In the summer of 1914, T. S. Eliot arrived in Marburg from Harvard University to attend a summer course in philosophy before taking up residency at Merton College, Oxford, for a year of study with Harold Joachim, F. H. Bradley’s successor. At the University of Marburg, Eliot met Paul Natorp, who assisted him in finding affordable accommodation and lectured in his course on philosophy. The outbreak of the First World War would cut short Eliot’s stay in Marburg, but not before he had the chance to sketch a portrait of the venerable Neo-Kantian Professor. Natorp strikes a professorial pose, one arm tucked behind his back, the other slung across his waist. With elven ears and bald cranium, the philosopher appears endearing in his otherworldliness. Natorp’s face is hidden behind oval glasses, so large that they seem to constitute a hindrance rather than an aid to seeing reality. Eliot’s sketch can be seen as a visual epitome for how Neo-Kantianism appeared to a younger generation of intellectuals and philosophers who would come of age in the aftermath of a Europe laid waste through the cataclysm of the Great War. Eliot’s amusing sketch is an apt illustration for what Hans-Georg Gadamer, who wrote his PhD dissertation on Plato under Natorp in 1922, characterized as the Neo-Kantian "calm and confident aloofness" engrossed in "complacent system-building." With slightly more bite, Hannah Arendt charged Neo-Kantianism with drowning philosophy "in a sea of boredom," thereby offering a softer version of the same hostility that spirited Martin Heidegger’s confrontation with Ernst Cassirer at Davos in 1929. The perception of Neo-Kantianism at Eliot’s alma mater was similarly unflattering. William James lampooned Heinrich Rickert’s work as an "unspeakable triviality" and a "fanciful flight of ideas," against which Rickert could only protest the famous American psychologist’s "personal unkindness." Time and historical perspective have not rendered more moderate or judicious this perception of Neo-Kantianism.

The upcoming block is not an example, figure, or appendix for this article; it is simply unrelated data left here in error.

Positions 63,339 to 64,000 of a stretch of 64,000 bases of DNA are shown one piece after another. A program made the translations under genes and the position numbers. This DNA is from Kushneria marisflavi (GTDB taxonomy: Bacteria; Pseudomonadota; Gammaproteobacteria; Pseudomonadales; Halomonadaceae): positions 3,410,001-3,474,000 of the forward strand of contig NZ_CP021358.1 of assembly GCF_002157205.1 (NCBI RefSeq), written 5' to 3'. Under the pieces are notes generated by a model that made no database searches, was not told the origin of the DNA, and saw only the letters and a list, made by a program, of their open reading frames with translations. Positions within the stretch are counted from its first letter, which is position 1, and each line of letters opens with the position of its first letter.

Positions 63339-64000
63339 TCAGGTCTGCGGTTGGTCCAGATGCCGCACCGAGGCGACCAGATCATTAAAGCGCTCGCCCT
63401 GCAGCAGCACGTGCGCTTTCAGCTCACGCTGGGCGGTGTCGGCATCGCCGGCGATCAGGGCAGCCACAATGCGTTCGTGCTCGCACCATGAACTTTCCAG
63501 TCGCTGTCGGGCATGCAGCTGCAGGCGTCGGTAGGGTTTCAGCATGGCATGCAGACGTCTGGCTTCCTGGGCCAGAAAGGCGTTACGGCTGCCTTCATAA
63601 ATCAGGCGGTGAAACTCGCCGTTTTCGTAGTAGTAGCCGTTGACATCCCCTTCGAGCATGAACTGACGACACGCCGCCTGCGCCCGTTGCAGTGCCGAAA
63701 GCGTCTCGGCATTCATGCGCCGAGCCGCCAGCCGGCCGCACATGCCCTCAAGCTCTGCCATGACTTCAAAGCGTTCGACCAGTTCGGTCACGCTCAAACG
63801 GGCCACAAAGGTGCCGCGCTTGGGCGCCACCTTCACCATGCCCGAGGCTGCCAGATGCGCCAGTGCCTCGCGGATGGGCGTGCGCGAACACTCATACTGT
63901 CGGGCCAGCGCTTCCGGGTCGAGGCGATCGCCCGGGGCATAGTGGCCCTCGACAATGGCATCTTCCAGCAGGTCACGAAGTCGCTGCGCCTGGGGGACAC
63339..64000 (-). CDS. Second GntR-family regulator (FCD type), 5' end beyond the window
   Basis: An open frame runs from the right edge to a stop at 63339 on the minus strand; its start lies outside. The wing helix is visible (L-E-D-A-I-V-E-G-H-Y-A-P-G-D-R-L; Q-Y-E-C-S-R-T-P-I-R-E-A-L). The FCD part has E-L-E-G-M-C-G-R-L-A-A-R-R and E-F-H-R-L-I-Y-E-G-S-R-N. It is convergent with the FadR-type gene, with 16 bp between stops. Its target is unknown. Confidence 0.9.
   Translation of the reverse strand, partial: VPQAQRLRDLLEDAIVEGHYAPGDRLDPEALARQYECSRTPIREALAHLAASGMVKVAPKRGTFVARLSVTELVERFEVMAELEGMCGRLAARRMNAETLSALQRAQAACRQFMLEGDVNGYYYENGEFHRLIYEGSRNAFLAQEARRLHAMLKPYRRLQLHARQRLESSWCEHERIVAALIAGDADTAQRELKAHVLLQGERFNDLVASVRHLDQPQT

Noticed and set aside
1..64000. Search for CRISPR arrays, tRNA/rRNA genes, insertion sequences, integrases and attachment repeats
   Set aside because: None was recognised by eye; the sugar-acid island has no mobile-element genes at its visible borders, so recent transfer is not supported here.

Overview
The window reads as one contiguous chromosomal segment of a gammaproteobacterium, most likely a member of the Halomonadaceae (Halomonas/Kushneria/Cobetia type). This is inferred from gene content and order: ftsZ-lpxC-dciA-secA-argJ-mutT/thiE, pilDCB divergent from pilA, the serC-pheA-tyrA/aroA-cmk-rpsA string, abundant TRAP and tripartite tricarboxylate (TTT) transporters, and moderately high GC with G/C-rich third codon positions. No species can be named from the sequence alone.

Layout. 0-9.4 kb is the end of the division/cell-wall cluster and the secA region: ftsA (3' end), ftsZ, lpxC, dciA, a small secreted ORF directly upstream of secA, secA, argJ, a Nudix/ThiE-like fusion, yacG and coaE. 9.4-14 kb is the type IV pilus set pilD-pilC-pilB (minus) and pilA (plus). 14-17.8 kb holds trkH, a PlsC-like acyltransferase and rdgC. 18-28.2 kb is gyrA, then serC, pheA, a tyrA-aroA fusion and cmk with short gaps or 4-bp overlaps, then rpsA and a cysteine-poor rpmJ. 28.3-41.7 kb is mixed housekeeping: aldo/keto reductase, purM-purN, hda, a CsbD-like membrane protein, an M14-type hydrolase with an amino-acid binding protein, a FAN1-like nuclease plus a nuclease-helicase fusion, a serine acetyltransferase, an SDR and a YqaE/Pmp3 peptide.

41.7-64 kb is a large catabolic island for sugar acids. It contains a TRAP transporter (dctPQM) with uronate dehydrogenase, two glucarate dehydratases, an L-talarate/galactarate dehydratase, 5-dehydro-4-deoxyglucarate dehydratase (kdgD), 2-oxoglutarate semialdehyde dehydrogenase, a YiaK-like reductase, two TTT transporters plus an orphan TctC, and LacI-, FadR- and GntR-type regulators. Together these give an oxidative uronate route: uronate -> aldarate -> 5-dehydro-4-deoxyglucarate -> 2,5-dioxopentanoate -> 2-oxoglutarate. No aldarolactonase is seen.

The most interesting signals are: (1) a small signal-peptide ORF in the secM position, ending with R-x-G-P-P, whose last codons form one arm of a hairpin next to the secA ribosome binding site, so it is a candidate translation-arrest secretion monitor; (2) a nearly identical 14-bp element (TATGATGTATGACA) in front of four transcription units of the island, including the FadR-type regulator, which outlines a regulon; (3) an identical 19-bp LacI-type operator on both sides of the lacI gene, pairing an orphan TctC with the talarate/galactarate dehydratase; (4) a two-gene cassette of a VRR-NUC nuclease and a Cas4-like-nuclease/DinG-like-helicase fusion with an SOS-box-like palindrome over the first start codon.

All Science Journal Classification (ASJC) codes
- Arts and Humanities(all)